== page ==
There’s plenty of convenient car-camping within the preserve, too. Check out Monument Lake and Midway campgrounds, among others. If you’re looking for a scenic drive and simple hike, hop down to Loop Road. The Gator Hook Trail, Tree Snail Hammock Trail, and the Robert Lakes Trail (part of the Florida Trail) offer the chance to stretch your legs.
Lastly, consider hunting down a sinkhole or two in Big Cypress. Deep Lake is reached easily by a two-mile round-trip trail, and others, like Tarpon Lake, require off-trail hiking and backcountry experience.
3. Take a nighttime airboat tour at Sawgrass Recreational Park.
Everglades National Park is popular for its airboat tours, attracting visitors from all over the world, with three companies operating there. A similar yet offbeat experience can be found at Sawgrass Recreational Park, a former fishing camp turned ecological center just 45 minutes north of Miami. Here, you can avoid the crowds of the national park and enjoy a quick getaway from the city. The park also offers other exclusive opportunities, like guided fishing, boat rentals, and primitive camping.
Experiencing an airboat ride through the wetlands is a must in Florida, as it gives you the best access to an otherwise inaccessible, flooded ecosystem. If you’ve been there, done that during the day, try a tour at night, which adds the ambiance of the stars as well as the chance to search for gators by flashlight.
If you do an evening tour, consider spending the night. Primitive tent camping is available for $15/night, and groups can even rent out an entire private island in the surrounding wetlands — although you’ll need to call to inquire about that option. Sawgrass is also known for its fishing, particularly large-mouth bass. Fishermen can rent a boat for just $79 a day (seven hours, capacity for three adults) or jump on a private guided fishing tour of the area.
4. Cycle from South Beach to Key West.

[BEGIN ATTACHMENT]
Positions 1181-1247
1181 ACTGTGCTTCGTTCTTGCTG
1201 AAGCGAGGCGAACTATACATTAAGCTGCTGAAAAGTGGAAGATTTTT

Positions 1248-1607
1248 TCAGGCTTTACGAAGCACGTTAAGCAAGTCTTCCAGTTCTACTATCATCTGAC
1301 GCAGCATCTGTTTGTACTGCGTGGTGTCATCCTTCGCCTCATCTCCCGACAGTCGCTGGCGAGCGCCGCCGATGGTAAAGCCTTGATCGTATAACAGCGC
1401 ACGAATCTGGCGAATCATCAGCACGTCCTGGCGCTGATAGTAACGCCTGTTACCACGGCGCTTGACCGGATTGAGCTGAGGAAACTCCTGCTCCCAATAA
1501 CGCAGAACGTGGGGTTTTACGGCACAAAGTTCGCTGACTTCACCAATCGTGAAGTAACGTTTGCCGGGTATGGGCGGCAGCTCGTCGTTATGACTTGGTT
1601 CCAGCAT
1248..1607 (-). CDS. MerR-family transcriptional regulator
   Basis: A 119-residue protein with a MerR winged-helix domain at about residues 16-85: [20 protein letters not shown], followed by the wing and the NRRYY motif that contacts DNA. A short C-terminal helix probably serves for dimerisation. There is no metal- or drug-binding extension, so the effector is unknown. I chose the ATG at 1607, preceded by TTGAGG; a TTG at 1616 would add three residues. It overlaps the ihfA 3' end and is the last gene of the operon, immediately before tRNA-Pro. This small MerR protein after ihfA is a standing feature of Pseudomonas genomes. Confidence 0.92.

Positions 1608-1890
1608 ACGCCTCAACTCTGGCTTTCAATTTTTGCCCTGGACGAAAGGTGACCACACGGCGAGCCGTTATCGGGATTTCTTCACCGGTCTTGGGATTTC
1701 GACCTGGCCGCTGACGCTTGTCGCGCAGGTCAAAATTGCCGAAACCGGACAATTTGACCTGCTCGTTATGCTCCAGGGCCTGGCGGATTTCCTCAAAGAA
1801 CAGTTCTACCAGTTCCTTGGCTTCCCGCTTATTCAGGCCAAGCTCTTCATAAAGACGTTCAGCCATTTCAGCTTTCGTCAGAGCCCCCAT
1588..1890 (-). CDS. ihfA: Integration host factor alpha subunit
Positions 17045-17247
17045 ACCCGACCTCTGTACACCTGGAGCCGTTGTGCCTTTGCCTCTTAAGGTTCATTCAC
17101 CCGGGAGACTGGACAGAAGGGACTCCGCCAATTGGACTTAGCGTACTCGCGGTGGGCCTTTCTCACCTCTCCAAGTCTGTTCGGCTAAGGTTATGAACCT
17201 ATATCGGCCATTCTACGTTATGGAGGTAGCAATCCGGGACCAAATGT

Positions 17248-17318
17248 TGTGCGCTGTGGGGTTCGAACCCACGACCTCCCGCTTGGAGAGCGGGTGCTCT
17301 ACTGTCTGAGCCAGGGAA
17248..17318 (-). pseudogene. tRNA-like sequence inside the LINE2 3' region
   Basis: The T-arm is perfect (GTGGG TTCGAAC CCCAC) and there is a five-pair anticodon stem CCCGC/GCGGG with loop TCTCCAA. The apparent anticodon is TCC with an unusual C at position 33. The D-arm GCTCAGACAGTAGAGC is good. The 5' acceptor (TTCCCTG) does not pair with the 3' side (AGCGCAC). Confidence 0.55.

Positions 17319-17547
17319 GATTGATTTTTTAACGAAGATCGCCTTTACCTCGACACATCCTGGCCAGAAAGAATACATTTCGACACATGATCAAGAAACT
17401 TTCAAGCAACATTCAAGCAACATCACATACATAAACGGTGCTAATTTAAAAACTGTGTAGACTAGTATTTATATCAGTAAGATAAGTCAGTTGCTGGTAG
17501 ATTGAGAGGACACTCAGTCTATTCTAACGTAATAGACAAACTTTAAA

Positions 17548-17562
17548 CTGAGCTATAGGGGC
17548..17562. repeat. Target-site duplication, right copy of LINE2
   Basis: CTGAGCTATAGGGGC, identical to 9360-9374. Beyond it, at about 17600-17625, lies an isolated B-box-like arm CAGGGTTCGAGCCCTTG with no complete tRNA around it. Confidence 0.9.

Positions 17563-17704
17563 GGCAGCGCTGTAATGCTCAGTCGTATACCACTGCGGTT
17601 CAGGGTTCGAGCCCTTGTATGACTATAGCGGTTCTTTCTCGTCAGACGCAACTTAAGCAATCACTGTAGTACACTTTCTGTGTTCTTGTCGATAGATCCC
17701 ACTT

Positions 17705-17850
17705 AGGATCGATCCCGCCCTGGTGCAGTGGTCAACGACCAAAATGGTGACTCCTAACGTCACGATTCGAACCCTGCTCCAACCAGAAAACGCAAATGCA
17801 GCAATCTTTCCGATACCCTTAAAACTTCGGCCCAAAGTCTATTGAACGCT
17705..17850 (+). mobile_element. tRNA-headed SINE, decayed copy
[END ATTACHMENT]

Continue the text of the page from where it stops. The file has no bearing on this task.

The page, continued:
For an epic, warm-weather cycling trip, the 160-mile ride from Miami to Key West is like no other. Start from South Pointe Park in South Beach and cruise south through Homestead’s farmland, then cross over the wetlands of the Southern Glades on Route 1 until it changes to the Overseas Highway. At that point, you’ll leave the mainland and cross a bridge over to Key Largo.
From there, it’s a straight shot of about 100 miles to Key West on the Florida Keys Overseas Heritage Trail, crossing many bridges (including the infamous Seven Mile Bridge) and passing through the towns on various small islands. Ocean views are in abundance, as are opportunities to cool off with a swim. Depending on your preferences, you can make reservations to camp along the way at John Pennekamp Coral Reef State Park or Bahia Honda State Park. Or, you can arrange a stay at one of the many hotels along the route — since the Keys have no shortage of lodging.
Outfitters in the Keys, like Key Largo Bike and Adventure Tours, offer support with rides, including bike rentals, luggage transfer, trip planning, and shuttle services. Those who just want to ride one-way should consider starting the journey in Key Largo and taking advantage of the return shuttle service.
Buses and other shuttles are abundant from Key West back to Miami, but you’ll need to ensure they can fit your bike before booking. Of course, we recommend simply adding a few extra days and pedaling your way back to Miami for the full experience.